The immediate reaction from the economic right to Darling’s income tax announcement has been pretty inevitable. It is, we are told, a ‘tax on success’ (which only really holds if your only definition of success lies in the pay packet), or the harbinger of a mass exodus of the wealthy and ‘succesful’ from these shores. Inevitably, self-appointed guardian of the nation’s morals Mr Guido Fawkes places himself firmly on this particular bandwagon, claiming that he is already receiving emails from high-earning acquaintances planning to leave the UK. I stopped taking such threats seriously after noticing that Paul Daniels and Frank Bruno still seemed to be in the country despite their promises to the contrary in the event of the election of a Labour government.
The claim that an increase in tax rates will lead to a fall in tax revenue either through emigration or tax avoidance is one of the right’s all-time-classic tunes dating back to the 1980s heyday of supply side economics. It’s nice to see the good old Laffer Curve making a comeback, broadly discredited as it may be. No less a personage as George Bush Snr, in his salad days, described Ronald Reagan’s fixation with the Curve as ‘voodoo economics’. This was proved to be remarkably prescient: the Reagan administration’s policy of cutting taxes in order to increase tax revenue did such wonders for the US’ public finances that the deficit tripled during his time in office.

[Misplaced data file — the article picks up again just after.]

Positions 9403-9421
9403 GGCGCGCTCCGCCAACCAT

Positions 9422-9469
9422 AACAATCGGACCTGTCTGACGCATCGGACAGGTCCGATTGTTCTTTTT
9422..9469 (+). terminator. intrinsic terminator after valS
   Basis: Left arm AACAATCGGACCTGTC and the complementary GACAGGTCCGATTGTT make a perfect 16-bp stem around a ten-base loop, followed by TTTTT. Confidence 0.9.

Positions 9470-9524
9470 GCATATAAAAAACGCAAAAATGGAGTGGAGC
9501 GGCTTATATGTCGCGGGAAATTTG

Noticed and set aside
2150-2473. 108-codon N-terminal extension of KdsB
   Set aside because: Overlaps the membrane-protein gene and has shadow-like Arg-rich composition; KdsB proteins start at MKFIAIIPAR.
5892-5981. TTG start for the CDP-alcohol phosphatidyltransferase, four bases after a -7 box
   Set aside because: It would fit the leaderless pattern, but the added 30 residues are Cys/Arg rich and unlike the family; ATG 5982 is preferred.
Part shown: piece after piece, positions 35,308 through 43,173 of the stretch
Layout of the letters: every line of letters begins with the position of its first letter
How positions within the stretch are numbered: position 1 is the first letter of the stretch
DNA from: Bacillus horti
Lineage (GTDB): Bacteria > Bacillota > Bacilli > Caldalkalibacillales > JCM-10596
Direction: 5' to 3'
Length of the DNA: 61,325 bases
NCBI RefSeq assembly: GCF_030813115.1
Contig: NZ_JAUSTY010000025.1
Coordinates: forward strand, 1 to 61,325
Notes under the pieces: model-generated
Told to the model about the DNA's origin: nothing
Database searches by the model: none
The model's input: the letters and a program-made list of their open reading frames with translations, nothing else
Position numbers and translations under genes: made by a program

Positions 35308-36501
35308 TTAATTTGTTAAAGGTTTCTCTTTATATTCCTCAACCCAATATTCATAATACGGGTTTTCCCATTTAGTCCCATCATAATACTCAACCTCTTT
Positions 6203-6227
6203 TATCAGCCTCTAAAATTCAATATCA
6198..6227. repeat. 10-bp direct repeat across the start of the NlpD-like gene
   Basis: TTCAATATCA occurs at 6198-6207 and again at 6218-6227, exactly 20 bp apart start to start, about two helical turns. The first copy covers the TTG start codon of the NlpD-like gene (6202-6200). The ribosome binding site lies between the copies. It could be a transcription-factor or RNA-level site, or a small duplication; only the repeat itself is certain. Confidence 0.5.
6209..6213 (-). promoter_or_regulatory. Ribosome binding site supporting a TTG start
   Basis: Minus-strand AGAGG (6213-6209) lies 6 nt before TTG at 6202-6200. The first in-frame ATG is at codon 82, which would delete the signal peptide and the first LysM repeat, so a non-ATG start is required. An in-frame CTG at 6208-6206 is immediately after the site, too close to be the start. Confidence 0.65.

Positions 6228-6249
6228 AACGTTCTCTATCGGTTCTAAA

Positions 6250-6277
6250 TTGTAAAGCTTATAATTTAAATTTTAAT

One of the key problems with the arguments of the advocates of Reagonomics, is the assumption that seemingly at any given moment the country in question is already operating on the right-hand side of the Laffer curve, i.e. beyond the point of optimum taxation. Thus, tax cuts will always lead to increases in government revenue. Except – there is rarely any evidence to that effect. If the UK is indeed past the top of the curve, then tax increases such as the 1% hike in National Insurance contributions in 2003 would have led to a cut in tax revenue levels. Of course, the truth is that these continued to grow until the external factor of a economic slump impacted upon them severely. It is also clear that the most recent tax cut, the 2.5% reduction in VAT, has been a net negative on the Exchequer, not a positive. If we accept Arthur Laffer’s premise of a curve, therefore, it seems perfectly probable that the UK is still operating on the left-hand side of it: i.e. tax increases lead to increased tax revenue.